Element of Architecture
The conceptual framework of Rem Koolhaas's Elements of Architecture was used to understand the functionality of Taehoon Kim's implementation of DCGAN. By breaking architecture in to small recognizable elements the algorithms strengths are played to by finding datasets that contain a similar and recognizable focus, while still having variation between the individual images.
While Koolhaas proposes a view of the elements that is a combination of social, historical, and economic factors, DCGAN removes all of that and breaks the elements down to the dominant pixel relationships that cause an image to represent an element. In this digital setting focused on mathematical relationships, the algorithm is free to iterate and provide possibilities that are not beholden to the biases that designers bring to the process.
This is not to say that the algorithm is free from biases. In the creation of the dataset bias plays an important part. For the datasets created for the Doors and Windows datasets, batch downloading from search engines such as google and flickr became the main source of image data. Largely influencing these datasets were travel photography of windows and doors. Because these played a prominent role in the dataset the images the algorithm outputs, feature forms that remind the interpreter of certain historical and locational typologies . In the populist process of accepting every image a generic product of doors and windows is created that moves the outputs away from an architectural intent. This highlights the importance for designers to understand how their interaction with the algorithm can change the output and in this case places the responsibility of the architect to understand the language of the images that they are curating so the intent can be put to use in the design problems that they face.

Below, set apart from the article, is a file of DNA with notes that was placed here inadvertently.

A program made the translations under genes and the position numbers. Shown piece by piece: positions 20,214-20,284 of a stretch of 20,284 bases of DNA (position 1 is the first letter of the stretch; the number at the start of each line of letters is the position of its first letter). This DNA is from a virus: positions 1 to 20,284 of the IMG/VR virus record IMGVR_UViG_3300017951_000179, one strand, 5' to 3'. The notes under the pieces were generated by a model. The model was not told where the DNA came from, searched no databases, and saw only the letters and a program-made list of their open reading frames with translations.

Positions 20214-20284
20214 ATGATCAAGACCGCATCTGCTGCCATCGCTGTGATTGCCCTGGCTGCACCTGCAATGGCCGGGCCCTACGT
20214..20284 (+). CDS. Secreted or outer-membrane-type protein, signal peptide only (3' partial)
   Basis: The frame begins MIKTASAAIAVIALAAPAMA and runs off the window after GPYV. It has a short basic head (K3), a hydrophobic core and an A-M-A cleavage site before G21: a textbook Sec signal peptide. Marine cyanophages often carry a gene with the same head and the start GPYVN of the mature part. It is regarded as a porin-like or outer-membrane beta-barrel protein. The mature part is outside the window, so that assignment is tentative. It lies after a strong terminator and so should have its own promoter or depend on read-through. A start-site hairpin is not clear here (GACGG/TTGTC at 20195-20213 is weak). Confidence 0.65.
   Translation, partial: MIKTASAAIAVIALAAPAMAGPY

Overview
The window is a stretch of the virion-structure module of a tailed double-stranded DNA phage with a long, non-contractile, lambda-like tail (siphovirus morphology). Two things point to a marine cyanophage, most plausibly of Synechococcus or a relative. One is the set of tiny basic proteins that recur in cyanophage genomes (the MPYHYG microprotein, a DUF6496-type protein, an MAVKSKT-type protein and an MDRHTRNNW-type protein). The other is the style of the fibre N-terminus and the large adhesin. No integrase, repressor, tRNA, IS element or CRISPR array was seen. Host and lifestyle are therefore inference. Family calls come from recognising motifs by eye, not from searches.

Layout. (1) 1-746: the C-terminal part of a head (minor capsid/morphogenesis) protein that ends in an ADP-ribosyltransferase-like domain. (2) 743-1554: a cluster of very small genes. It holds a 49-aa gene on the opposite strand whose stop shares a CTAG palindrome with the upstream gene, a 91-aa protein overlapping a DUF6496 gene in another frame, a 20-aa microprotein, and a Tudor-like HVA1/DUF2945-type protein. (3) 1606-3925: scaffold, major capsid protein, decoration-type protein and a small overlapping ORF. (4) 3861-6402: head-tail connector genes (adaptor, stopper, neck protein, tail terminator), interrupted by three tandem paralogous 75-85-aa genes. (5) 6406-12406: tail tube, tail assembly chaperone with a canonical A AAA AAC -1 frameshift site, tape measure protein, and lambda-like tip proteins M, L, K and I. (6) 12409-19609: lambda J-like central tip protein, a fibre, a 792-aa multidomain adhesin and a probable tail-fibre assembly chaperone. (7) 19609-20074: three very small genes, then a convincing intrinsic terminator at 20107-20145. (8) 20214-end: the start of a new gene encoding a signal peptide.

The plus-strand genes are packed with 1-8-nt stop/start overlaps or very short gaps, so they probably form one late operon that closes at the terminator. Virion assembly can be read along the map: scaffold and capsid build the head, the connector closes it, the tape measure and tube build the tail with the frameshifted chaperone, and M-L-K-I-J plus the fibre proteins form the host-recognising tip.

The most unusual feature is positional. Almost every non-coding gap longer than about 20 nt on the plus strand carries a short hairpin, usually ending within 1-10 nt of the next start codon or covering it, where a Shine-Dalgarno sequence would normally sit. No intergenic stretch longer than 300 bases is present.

Doors / Entry
Selection from DCGAN outputs from Doors/Entry
Selection from Doors/Entry Dataset
Selection from DCGAN outputs from Windows
Selection from Windows Dataset